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fortunes, and one which cannot fail to interest the studious mind, that the parting with his books seems to have touched

upon

his tenderest feelings, and to have been the only circumstance that could provoke the notice of his muse. The scholar only knows how dear these silent, yet eloquent, companions of pure thoughts and innocent hours become in the seasons of adversity. When all that is worldly turns to dross around us, these only retain their steady value. When friends grow cold, and the converse of intimates languishes into vapid civility and commonplace, these only continue the unaltered countenance of happier days, and cheer us with that true friendship which never deceived hope, nor deserted sorrow.

I do not wish to censure; but, surely, if the people of Liverpool had been properly sensible of what was due to Mr. Roscoe and themselves, his library would never have been sold. Good worldly reasons may, doubtless, be given for the circumstance, which it would be difficult to combat with others that might seem merely fanciful ; but it certainly appears to me such an opportunit as seldom occurs, of cheering a noble mind struggling under misfortunes, by one of the most delicate, but most expressive tokens of public sympathy. It is difficult, however, to estimate a man of genius properly who is daily before our eyes. He becomes mingled and confounded with other men. qualities lose their novelty, we become too familiar with the common materials which form the basis even of the loftiest character. Some of Mr. Roscoe's townsmen may regard him merely as a man of business; others as a politician ; all find him engaged like themselves in ordinary occupations, and surpassed, perhaps, by themselves on some points of worldly wisdom. Even that amiable and unostentatious simplicity of character, which gives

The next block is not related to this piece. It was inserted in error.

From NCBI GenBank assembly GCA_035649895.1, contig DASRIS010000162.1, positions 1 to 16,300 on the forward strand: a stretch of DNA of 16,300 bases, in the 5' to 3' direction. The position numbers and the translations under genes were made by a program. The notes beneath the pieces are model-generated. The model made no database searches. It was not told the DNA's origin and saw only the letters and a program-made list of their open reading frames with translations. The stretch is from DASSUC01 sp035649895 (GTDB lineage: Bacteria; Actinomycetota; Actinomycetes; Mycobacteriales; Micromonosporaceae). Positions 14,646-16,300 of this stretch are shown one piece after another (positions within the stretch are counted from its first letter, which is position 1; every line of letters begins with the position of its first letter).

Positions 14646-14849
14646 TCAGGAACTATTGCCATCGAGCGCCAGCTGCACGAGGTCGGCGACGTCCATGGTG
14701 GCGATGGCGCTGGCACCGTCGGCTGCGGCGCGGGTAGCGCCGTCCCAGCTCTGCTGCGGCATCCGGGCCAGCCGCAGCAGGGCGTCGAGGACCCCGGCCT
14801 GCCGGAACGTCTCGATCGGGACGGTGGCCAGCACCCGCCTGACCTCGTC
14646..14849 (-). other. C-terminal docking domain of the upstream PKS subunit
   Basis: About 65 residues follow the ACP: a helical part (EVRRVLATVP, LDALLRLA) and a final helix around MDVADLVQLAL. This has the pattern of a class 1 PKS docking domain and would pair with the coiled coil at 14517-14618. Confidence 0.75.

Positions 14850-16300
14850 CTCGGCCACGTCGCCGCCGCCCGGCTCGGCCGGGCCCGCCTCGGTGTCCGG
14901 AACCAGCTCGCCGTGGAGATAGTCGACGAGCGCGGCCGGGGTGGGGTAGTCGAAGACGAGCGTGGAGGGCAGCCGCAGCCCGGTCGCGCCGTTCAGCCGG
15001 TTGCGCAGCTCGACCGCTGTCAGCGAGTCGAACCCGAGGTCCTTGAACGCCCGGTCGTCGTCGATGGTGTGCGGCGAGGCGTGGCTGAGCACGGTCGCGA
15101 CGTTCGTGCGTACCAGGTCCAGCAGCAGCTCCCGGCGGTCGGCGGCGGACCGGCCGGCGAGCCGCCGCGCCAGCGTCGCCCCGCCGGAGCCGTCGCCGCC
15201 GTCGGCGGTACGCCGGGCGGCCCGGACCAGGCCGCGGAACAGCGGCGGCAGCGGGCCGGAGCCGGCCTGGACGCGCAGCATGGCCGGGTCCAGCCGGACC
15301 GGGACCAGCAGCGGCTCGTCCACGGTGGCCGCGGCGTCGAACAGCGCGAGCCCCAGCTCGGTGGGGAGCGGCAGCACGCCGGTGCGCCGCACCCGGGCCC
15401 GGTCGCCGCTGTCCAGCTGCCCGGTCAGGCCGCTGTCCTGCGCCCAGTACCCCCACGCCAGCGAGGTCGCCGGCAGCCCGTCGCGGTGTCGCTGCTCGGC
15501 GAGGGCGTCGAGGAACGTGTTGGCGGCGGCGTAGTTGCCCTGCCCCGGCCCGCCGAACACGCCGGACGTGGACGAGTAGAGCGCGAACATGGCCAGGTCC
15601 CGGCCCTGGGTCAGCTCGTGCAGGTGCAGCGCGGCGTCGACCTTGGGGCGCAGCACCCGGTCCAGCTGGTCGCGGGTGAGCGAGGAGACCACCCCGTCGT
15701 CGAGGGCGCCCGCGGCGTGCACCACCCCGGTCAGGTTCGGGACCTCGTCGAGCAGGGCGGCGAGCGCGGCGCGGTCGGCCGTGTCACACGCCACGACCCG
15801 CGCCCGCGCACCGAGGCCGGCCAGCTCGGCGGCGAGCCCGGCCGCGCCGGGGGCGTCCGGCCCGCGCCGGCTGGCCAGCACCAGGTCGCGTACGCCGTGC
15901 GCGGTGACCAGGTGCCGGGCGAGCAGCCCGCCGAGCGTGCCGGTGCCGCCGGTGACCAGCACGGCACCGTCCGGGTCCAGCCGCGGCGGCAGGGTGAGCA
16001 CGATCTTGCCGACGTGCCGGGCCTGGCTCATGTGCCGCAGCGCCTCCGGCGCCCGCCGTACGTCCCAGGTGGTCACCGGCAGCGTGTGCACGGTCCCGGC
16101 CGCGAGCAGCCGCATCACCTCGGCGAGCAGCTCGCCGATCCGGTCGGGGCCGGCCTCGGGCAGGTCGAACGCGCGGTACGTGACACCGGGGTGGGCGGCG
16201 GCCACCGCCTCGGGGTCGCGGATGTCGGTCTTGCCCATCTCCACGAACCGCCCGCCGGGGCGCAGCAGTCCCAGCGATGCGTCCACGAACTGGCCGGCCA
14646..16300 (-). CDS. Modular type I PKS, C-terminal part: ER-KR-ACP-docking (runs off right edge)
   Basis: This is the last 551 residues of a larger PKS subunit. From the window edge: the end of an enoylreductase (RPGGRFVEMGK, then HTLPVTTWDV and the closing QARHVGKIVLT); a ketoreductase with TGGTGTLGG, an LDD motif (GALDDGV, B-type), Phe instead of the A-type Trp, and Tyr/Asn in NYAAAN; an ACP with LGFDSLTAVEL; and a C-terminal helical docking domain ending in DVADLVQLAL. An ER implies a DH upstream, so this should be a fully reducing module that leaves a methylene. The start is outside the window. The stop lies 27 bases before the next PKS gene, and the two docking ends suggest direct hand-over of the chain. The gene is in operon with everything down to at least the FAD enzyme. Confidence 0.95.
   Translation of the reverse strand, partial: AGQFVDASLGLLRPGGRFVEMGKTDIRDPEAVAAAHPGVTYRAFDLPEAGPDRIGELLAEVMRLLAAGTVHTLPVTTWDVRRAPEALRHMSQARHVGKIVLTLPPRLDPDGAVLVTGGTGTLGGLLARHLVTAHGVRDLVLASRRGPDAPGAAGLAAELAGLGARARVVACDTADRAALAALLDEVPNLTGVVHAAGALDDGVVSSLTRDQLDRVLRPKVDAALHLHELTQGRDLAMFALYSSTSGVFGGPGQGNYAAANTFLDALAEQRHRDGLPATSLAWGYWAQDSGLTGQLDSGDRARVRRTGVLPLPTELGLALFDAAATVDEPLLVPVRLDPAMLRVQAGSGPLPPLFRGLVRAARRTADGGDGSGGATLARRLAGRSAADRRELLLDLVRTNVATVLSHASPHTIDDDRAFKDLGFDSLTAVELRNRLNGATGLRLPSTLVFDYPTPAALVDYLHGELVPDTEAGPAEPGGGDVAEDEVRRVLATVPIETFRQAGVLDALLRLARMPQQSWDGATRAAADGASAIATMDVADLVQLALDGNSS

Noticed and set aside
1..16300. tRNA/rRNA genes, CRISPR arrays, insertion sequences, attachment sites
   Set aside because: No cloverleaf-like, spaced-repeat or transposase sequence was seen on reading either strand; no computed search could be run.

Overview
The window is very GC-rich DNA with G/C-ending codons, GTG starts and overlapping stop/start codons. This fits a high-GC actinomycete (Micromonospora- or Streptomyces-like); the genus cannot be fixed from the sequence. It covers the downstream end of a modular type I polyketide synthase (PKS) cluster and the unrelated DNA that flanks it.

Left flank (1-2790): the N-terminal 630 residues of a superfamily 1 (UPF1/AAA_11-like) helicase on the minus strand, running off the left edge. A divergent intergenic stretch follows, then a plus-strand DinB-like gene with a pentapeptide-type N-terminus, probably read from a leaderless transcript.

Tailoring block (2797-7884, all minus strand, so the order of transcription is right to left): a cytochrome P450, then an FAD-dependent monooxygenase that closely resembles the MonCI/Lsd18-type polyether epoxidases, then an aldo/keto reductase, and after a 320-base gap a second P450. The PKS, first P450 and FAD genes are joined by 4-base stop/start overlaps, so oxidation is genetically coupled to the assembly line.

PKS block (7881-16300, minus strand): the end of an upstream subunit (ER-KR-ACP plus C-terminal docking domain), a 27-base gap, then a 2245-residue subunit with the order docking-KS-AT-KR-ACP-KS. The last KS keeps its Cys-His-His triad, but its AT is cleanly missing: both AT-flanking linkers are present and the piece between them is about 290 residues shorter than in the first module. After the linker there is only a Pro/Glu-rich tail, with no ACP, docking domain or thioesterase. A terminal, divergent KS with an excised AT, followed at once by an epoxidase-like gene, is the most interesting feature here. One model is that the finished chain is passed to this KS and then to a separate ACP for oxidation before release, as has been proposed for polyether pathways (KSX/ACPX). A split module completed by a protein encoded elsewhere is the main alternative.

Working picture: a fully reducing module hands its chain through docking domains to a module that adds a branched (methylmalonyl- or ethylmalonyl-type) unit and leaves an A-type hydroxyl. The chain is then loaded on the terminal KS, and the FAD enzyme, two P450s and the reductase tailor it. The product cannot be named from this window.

His great

the nameless grace to real excellence, may cause him to be undervalued by some coarse minds, who do not know that true worth is always void of glare and pretension. But the man of letters, who speaks of Liverpool, speaks of it as the residence of Roscoe.—The intelligent traveler who visits it inquires where Roscoe is to be seen.—He is the literary landmark of the place, indicating its existence to the distant scholar.—He is, like Pompey's column at Alexandria, towering alone in classic dignity.

The following sonnet, addressed by Mr. Roscoe to his books on parting with them, is alluded to in the preceding article. If any thing can add effect to the pure feeling and elevated thought here displayed, it is the conviction, that the whole is no effusion of fancy, but a faithful transcript from the writer's heart.

TO MY BOOKS.

As one who, destined from his friends to part,

Regrets his loss, but hopes again erewhile

To share their converse and enjoy their smile,
And tempers as he may affliction's dart;

Thus, loved associates, chiefs of elder art,

Teachers of wisdom, who could once beguile

My tedious hours, and lighten every toil,
I now resign you ; nor with fainting heart;

For pass a few short years, or days, or hours,
And happier seasons may their dawn unfold,

And all your sacred fellowship restore: When, freed from earth, unlimited its powers, Mind shall with mind direct communion hold,

And kindred spirits meet to part no more.

THE WIFE.

The treasures of the deep are not so precious
As are the conceal'd comforts of a man
Locked up in woman's love. I scent the air
Of blessings, when I come but near the house.
What a delicious breath marriage sends forth . .
The violet bed's not sweeter.

MiddLETON.

I HAVE often had occasion to remark the fortitude with which women sustain the most overwhelming reverses of fortune. Those disasters which break down the spirit of a man, and prostrate him in the dust, seem to call forth all the energies of the softer sex, and give such intrepidity and elevation to their character, that at times it approaches to sublimity. Nothing can be more touching than to behold a soft and tender female, who had been all weakness and dependence, and alive to every trivial roughness, while treading the prosperous paths of life, suddenly rising in mental force to be the comforter and support of her husband under misfortune, and abiding, with unshrinking firmness, the bitterest blasts of adversity.

As the vine, which has long twined its graceful foliage about the oak, and been lifted by it into sunshine, will, when the hardy plant is rifted by the thunderbolt, cling round it with its caressing

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